To educators and parents alike, hearing the phrase “video game” in connection with education can instill some nerves. However, more and more research is telling us as educators and parents that we shouldn’t be concerned. According to an article published by the APA (American Psychological Association), “The Benefits of Playing Video Games,” Granic, Lobel, & Engels found that there are four positive impacts that gaming can have on the development and learning of children: cognitive, motivational, emotional, and social. Their research shows that the benefits of gaming in the classroom outweigh the cons (Granic, Lobel & Engels, 2014).
As Jordan Shapiro phrases it, the research shows that “[g]ameplay has cognitive benefit because games have been shown to improve attention, focus, and reaction time. Games have motivational benefit because they encourage an incremental, rather than an entity theory of intelligence. Games have emotional benefit because they induce positive mood states; in addition, there is speculative evidence that games may help kids develop adaptive emotion regulation. Games have social benefit because gamers are able to translate the prosocial skills that they learn from co-playing or multiplayer gameplay to ‘peer and family relations outside the gaming environment’” (Shapiro, 2014).
Before we talk about what games you should start your learning journey with, however, you should know that there is a big difference between gamification and game-based learning. While gamification takes principles and ideas behind the structure of a game (like assigning experience points instead of grade points, or acknowledging that failure is acceptable (and not punitive) until ultimate mastery, etc.) and embeds them in the classroom to create a game-like learning experience, game-based learning immerses students into virtual worlds through first-hand gaming experiences. For more information, check out my friend Lucas Gillispie’s site EduRealms.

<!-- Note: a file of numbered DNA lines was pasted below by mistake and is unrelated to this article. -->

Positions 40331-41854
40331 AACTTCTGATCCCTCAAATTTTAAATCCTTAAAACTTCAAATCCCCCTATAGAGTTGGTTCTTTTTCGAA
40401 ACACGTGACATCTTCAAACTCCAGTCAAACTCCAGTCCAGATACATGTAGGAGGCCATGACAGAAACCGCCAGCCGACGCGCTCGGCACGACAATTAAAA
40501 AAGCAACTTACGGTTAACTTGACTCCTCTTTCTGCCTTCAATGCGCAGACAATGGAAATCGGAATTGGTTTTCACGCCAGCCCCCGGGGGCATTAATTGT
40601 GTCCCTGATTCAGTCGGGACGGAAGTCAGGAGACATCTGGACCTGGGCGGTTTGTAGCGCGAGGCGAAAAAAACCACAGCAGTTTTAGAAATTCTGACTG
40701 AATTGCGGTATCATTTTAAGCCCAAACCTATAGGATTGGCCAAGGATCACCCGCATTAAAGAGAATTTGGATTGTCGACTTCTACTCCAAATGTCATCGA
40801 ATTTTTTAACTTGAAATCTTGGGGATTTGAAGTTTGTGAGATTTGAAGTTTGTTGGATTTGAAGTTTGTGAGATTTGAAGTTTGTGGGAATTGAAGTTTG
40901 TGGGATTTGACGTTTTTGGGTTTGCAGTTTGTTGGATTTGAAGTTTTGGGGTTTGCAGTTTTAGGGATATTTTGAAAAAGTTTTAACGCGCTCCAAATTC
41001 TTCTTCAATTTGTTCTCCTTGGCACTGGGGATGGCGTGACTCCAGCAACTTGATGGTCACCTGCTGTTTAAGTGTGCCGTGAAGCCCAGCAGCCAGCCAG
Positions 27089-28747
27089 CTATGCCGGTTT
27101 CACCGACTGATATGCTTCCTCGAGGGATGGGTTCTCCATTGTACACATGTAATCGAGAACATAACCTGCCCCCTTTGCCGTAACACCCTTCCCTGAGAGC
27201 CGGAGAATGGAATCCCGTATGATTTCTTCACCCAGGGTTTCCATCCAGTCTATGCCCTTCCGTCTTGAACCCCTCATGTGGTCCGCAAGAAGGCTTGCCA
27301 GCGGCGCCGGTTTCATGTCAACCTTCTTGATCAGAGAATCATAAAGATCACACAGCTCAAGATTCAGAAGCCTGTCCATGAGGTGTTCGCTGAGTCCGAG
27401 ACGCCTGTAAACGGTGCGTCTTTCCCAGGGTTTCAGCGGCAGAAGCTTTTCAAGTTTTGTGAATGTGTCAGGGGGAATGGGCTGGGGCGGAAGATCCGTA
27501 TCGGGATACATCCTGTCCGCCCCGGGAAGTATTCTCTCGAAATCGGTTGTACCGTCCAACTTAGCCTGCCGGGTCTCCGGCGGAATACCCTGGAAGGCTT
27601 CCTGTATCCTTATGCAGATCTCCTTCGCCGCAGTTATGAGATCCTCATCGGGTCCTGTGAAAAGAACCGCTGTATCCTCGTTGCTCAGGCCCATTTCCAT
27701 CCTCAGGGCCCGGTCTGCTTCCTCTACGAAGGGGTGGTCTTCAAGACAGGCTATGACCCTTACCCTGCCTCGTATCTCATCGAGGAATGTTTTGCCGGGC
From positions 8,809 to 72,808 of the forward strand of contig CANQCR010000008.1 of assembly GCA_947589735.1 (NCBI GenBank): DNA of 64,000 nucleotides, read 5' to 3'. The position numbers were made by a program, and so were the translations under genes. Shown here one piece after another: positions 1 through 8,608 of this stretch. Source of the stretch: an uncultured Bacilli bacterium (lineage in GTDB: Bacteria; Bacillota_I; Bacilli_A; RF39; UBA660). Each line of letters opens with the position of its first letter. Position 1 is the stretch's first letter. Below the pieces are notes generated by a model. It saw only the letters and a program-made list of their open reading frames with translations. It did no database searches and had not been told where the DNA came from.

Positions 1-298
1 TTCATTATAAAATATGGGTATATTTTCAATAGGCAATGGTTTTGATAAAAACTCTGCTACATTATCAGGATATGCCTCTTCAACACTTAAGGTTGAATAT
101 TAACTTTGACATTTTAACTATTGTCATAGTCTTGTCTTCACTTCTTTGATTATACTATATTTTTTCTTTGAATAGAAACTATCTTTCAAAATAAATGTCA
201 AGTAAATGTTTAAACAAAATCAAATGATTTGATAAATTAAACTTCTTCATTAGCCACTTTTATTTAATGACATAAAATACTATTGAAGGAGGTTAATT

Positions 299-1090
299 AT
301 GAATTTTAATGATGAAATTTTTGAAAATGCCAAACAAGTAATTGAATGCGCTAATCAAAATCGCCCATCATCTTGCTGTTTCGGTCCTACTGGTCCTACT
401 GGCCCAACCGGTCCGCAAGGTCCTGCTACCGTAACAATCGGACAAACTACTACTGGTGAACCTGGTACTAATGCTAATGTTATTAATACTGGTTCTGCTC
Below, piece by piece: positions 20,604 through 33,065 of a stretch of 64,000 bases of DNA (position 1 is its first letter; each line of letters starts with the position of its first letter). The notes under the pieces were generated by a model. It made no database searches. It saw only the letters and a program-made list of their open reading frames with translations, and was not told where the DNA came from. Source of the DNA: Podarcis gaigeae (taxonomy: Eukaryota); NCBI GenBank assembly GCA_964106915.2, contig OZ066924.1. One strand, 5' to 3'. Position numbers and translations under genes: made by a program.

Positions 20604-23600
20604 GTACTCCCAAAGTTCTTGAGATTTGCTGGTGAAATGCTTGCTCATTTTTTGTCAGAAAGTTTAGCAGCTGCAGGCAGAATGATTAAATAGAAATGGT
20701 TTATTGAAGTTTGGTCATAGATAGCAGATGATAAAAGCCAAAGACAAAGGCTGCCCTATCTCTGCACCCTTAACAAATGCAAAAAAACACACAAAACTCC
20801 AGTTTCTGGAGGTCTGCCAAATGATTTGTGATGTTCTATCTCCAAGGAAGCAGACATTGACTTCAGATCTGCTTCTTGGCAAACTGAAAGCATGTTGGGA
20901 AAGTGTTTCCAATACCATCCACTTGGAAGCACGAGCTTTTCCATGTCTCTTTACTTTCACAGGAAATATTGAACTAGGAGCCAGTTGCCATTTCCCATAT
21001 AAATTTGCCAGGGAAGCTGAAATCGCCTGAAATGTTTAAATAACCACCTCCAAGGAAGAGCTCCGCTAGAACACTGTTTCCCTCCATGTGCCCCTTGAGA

If you’re interested in finding a way to integrate game-based learning into your curriculum, but you’re not sure where to start, here are eleven options I’ve curated for you try in your classroom:
Pora Ora — This is a game targeted at elementary students of all ages. It runs in your Internet browser as well as through apps. Pora Pal HQ is the hub of all these games, and is a Massively Multiplayer Online realm where students and teachers can interact and collaborate to explore the world and solve real-world problems. Pora Pal HQ is currently priced at a one-time fee of $12.45.